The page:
Friday, February 13, 2009

Cuture and Development

"...we still suffer from vestigial traces of a prejudice against 'trade', left over from the days when the aristocracy and landed gentry lived off the rents from their land and estates, and did not engage in anything so vulgar as the making and selling of goods."
A pretty good portrait of Brazil, isn't it? Due to its history, the Brazilian culture opposes entrepreneurship or money making activities, and this has been an obstacle for development. Damn Portuguese colonization! At least this is what lots of people say...
Funny enough, the quote above is about the English and not the Brazilians! The author, Kate Fox, shows that traces of a aristocracy mentality explain many issues of contemporary English people. ( Watching the English: The Hidden Rules of English Behaviour, an excellent anthropology for non-anthropologists - book. Strongly recommended.)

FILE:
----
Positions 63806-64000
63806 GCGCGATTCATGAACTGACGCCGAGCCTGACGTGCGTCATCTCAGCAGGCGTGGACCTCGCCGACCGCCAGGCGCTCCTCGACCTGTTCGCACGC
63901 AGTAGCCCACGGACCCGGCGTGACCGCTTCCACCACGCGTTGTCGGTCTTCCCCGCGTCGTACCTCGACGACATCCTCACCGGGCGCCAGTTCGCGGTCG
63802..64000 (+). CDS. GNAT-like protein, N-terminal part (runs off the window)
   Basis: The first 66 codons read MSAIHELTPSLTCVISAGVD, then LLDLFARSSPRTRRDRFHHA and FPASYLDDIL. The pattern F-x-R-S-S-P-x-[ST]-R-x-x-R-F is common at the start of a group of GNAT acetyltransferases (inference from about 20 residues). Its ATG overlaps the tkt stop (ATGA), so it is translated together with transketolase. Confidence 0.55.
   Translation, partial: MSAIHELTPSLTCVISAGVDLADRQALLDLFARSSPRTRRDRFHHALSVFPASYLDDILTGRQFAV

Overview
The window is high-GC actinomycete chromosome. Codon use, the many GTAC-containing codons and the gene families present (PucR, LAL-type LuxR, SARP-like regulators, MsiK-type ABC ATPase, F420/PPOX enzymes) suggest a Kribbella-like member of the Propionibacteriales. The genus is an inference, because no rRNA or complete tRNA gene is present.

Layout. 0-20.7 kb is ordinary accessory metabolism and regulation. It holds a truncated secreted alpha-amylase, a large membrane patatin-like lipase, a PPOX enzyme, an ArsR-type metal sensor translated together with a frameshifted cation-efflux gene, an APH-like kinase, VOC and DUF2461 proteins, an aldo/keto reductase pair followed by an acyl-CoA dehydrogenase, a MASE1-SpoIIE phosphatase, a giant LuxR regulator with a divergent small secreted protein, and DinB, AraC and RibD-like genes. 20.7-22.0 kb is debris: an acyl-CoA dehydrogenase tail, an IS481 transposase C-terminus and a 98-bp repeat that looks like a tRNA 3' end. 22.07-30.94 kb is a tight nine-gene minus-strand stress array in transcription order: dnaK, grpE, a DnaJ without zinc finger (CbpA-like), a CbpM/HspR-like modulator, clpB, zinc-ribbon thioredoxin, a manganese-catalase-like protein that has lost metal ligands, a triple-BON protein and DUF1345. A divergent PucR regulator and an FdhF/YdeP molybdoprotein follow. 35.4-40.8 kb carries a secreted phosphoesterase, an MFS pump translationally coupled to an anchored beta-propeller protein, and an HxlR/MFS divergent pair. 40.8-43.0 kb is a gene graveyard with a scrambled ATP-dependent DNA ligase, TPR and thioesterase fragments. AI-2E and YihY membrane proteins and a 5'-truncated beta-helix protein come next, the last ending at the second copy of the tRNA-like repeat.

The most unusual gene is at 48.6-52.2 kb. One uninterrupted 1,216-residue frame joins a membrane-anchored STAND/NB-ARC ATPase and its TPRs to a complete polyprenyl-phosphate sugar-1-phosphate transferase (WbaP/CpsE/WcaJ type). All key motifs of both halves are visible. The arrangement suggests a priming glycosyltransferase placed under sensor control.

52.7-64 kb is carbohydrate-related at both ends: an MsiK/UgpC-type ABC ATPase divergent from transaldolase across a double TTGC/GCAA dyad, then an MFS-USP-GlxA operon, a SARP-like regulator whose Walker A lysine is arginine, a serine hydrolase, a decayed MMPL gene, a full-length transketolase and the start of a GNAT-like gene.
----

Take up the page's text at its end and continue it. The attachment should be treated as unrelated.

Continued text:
The English prejudice against trade didn't hinder the Industrial Revolution at all. My point is that, by the same token, the aristocratic and slave-holding mentality of Brazilians is not the reason why the country fell behind. Well, but this is only my opinion.


Benjamin Guilbert said...

Interestingly enough capuchin monkeys also have some sort of prejudice against trade (endowment effect). So it might mean that there was a capuchin gentry back in the days but thanks to the Great Capuchin Revolution (following the Gibbons invasions), slavery ended.

Alternatively, it's a primate thing. We are risk averse and there is risk in trade. We humans need particularly good conditions to engage in commercial activities. The slightest problem will shut trade down.

Leonardo Monasterio said...

You said:
"The slightest problem will shut trade down."

On the other hand, I guess that there are accounts of trade even between groups that were waging wars. Isn't it?